(instanceof) 'X' Only refers to a type, but is being used as a value here

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Borislav Hadzhiev

Last updated: Mar 23, 2022

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(instanceof) 'X' Only refers to a type, but is being used as a value here #

The 'instanceof' error "only refers to a type, but is being used as a value here" occurs when we try to use the instanceof operator with a type instead of a value. To solve the error, create a class instead, or simply use a user-defined type guard.

only refers to type but is being used as value

Here is an example of how the error occurs.

index.ts
interface Employee { name: string; salary: number; } let emp: Employee; // ⛔️ 'Employee' only refers to a type, but is being used as a value here.ts(2693) if (emp instanceof Employee) { console.log(emp.salary); }

The error was caused because we used the instanceof operator with a type instead of a value.

The instanceof operator returns a boolean value indicating whether the prototype property of the constructor appears in the prototype chain of the object.

One way to solve the error is to use a class instead of an interface.

index.ts
class Employee { constructor(public name: string, public salary: number) { this.name = name; this.salary = salary; } } const emp = new Employee('Tom', 100); if (emp instanceof Employee) { // 👇️ this runs console.log('✅ is instance of Employee'); } console.log(emp instanceof Employee); // 👉️ true

The emp object was created using the Employee class, so it is an instance of the class.

Note that you can also set class properties if you don't intend to take parameters when instantiating the class.

index.ts
class Employee { name = ''; salary = 0; tasks: string[] = []; } const emp = new Employee(); emp.name = 'Alice'; emp.salary = 100; emp.tasks.push('test'); if (emp instanceof Employee) { // 👇️ this runs console.log('✅ is instance of Employee'); } console.log(emp instanceof Employee); // 👉️ true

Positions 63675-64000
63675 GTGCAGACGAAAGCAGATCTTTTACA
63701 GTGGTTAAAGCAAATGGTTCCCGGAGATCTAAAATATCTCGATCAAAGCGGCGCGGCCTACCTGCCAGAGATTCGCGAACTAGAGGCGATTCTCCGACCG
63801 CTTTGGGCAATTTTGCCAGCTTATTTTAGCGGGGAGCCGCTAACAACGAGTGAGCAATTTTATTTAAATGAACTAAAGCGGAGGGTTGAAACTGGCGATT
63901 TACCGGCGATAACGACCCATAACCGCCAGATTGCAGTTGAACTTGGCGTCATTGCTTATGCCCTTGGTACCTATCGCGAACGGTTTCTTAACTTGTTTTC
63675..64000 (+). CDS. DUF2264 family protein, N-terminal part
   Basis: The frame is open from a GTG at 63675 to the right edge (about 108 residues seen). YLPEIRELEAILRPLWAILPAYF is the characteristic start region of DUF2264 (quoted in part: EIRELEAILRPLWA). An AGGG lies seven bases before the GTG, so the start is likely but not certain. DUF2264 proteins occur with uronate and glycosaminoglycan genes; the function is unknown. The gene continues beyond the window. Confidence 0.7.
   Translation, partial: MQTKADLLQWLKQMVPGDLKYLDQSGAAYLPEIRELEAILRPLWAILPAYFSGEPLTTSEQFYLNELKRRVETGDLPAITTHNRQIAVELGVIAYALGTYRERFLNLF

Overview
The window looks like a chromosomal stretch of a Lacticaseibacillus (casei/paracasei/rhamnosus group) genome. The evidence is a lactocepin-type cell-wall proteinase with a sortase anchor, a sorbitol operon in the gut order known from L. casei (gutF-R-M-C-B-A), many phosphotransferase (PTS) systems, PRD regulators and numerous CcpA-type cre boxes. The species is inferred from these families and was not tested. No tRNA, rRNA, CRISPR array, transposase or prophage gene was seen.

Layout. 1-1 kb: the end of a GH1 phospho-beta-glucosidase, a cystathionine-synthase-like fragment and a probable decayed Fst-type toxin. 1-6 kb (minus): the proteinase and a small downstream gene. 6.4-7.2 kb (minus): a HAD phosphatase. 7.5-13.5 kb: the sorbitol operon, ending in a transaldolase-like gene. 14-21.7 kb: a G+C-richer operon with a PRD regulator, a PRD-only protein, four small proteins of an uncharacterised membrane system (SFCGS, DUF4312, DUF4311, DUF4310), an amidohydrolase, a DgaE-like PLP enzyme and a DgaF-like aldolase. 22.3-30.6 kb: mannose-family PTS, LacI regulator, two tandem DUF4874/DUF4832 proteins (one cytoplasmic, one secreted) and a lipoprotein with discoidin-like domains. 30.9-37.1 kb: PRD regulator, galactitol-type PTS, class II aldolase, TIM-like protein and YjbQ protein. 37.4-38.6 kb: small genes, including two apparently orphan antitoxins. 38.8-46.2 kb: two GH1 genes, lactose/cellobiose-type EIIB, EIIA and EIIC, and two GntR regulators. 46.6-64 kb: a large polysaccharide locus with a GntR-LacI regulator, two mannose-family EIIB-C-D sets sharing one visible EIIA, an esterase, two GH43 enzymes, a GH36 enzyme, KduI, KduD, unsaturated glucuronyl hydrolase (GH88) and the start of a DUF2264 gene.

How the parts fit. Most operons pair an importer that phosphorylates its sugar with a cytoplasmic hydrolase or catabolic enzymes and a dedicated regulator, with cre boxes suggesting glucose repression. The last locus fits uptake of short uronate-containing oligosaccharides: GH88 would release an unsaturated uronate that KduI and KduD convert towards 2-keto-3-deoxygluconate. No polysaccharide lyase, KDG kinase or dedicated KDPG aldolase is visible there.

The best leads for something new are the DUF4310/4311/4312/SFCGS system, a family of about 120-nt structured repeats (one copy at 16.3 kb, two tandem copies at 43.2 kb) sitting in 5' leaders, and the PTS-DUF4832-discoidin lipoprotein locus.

However, note that you can have an object that satisfies the type, but is not an instance of the class, because it wasn't created using the specific class.

index.ts
class Employee { constructor(public name: string, public salary: number) { this.name = name; this.salary = salary; } } // 👇️ Correct type, but not an instance const emp2: Employee = { name: 'James', salary: 200, }; console.log(emp2 instanceof Employee); // 👉️ false const emp = new Employee('Tom', 100); console.log(emp instanceof Employee); // 👉️ true

The emp2 variable is not an instance of the Employee class, even though it satisfies the type. The reason is that it wasn't created using the class.

If you need to test if a specific object correctly implements a type, you can use a user-defined type guard.

index.ts
interface Employee { id: number; name: string; salary: number; } function isAnEmployee(obj: any): obj is Employee { return 'id' in obj && 'name' in obj && 'salary' in obj; } const emp: Employee = { id: 3, name: 'Alice', salary: 300, }; console.log(isAnEmployee(emp)); // 👉️ true console.log(isAnEmployee({ id: 1 })); // 👉️ false if (isAnEmployee(emp)) { // 👉️ TypeScript knows that emp is type Employee console.log(emp.id); // 👉️ 3 console.log(emp.name); // 👉️ "Alice" console.log(emp.salary); // 👉️ 300 }

We used a user-defined type guard to check if an object implements an interface.

The obj is Employee syntax is a type predicate where obj must be the name of the parameter the function takes.

If the isAnEmployee function returns true, TypeScript knows that the passed in value is of type Employee and allows us to access all properties and methods on the specific interface.

The example above simply checks if the passed-in object contains the id, name and salary properties.

This can get pretty verbose if your interface has many properties.

An alternative approach is to add a type property to the interface, for which you check instead.

index.ts
interface Employee { id: number; name: string; salary: number; type: 'Employee'; // 👈️ add type property } function isAnEmployee(obj: any): obj is Employee { // 👇️ check for type property return 'type' in obj && obj.type === 'Employee'; } const emp: Employee = { id: 3, name: 'Alice', salary: 300, type: 'Employee', }; console.log(isAnEmployee(emp)); // 👉️ true console.log(isAnEmployee({ id: 1 })); // 👉️ false if (isAnEmployee(emp)) { console.log(emp.id); // 👉️ 3 console.log(emp.name); // 👉️ "Alice" console.log(emp.salary); // 👉️ 300 console.log(emp.type); // 👉️ "Employee" }

The Employee interface has a type property with the string literal value of Employee. This means that all objects that have a type Employee will have this property.

In our function, all we have to do is check if the passed-in object has a type property that's equal to Employee.

Conclusion #

The 'instanceof' error "only refers to a type, but is being used as a value here" occurs when we try to use the instanceof operator with a type instead of a value. To solve the error, create a class instead, or simply use a user-defined type guard.

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